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Lying to The Feds Is A Crime And You Can Be Convicted Even If You Never Lied To The Feds

Most people assume that lying to federal agents is a crime. However, many are shocked to learn how easy it is for the government to convict people of this felony. Federal authorities often resort to charging this crime because it is deceptively easy to prove when they believe a more serious crime has taken place, but lack the evidence to prove that more serious offense. It becomes a trap for citizens who believe they have nothing to hide and speak to federal authorities without a lawyer. The best way to avoid a conviction and protect your liberty is to hire a lawyer immediately when you have reason to believe authorities want to talk to you.

Generally, people achieve success in life by working hard and convincing others to follow their lead. When federal agents encounter successful people, successful people tend to believe that if they just tell the truth the investigation into their role will be over. Federal authorities do not act like TV cops. They are kind and polite, and lull the interviewee into a false sense of security using techniques they have been taught for years. The law does not require authorities to advise you of your rights during these types of meetings. Reflecting on these interviews, clients often believed it was a positive conversation and were not concerned that the conversation was not recorded. At least two agents were present during the conversation, which is never by happenstance. One agent directs the interview while the other takes notes on what is being said. The interviewee generally believes he or she is educating federal authorities, and do not realize the authorities have already formed a conclusion about what happened. If your answers do not fit their preconceived narrative, agents believe you lied to them.

While you are presumed innocent, after being charged two federal agents can tell the jury that you lied based on the results of their investigation. Because the interview was not recorded, the jury considers what sworn law enforcement officers, who juries still tend to believe without question, say what they believed they heard you say during the interview. This can happen years after the interview took place. The jury does not review the notes taken during the interview or the report, which is often written days later.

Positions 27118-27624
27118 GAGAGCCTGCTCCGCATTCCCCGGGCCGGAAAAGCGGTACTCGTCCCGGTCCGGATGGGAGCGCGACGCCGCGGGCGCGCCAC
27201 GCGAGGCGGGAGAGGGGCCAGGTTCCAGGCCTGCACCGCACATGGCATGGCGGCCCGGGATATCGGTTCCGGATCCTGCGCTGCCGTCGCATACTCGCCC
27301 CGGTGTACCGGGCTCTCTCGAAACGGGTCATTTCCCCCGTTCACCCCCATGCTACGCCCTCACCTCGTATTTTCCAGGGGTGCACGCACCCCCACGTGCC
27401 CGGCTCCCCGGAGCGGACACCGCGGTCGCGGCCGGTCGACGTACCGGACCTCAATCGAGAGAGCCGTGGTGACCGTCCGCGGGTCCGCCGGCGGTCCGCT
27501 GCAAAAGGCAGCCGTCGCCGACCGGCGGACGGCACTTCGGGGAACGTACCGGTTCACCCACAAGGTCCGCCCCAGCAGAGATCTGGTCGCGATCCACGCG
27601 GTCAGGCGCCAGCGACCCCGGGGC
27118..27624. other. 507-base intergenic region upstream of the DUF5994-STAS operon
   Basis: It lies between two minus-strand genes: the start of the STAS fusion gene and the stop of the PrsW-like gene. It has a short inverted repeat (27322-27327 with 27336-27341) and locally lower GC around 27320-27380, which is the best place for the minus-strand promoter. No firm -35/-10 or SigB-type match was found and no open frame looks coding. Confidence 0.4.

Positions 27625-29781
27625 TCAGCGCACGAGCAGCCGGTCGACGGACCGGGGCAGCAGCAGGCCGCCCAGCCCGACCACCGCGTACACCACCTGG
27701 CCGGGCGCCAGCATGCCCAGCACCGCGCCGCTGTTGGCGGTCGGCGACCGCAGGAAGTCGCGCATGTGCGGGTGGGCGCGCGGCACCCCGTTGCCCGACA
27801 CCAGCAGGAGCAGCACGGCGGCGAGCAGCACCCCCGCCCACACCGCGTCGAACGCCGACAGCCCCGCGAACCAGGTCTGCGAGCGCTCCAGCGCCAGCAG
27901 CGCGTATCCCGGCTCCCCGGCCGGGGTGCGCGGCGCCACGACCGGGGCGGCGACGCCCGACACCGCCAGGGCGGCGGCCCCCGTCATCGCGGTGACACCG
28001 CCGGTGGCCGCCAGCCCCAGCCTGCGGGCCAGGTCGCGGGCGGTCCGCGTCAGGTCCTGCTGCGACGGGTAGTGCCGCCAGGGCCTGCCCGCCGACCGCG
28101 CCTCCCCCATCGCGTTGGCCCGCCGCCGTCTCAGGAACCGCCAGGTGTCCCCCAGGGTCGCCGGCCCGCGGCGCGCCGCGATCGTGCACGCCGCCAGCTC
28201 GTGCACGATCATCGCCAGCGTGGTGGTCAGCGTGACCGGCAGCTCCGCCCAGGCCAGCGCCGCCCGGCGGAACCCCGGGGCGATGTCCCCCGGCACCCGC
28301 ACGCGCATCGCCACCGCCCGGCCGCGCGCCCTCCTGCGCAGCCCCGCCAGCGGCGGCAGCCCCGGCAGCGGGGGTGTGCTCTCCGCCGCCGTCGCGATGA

The national news consistently reports on cases about lying to the FBI. Often the person is portrayed in such a way that our clients never see themselves as possibly being in that situation. In our practice, the CEO of an international company was charged after a conversation with law enforcement officers at a local coffee shop. Our client knew he was meeting with law enforcement officers, but decided, without consulting us, that he did not need us because he had nothing to hide. Ultimately, we were able to convince the prosecutors to drop the charges. His liberty may not have ever been in jeopardy if he declined to speak to law enforcement officers and let us handle it. The consequences of a conviction could have resulted in a prison sentence and destroyed his professional and personal life. This scenario is so common that it is impossible to recount the various times we see this series of events.

Simply put, you cannot be convicted of lying to federal authorities if you do not speak to federal authorities. Whether you speak to authorities does not determine whether the investigation is over. It is imperative to retain experienced counsel to navigate the perils you face. The United States Supreme Court noted the 5th Amendment Right to Remain Silent protects both the guilty and innocent. If you believe you are under federal investigation, or if you are an attorney with a client under federal investigation, call us immediately at (407) 901-5852.

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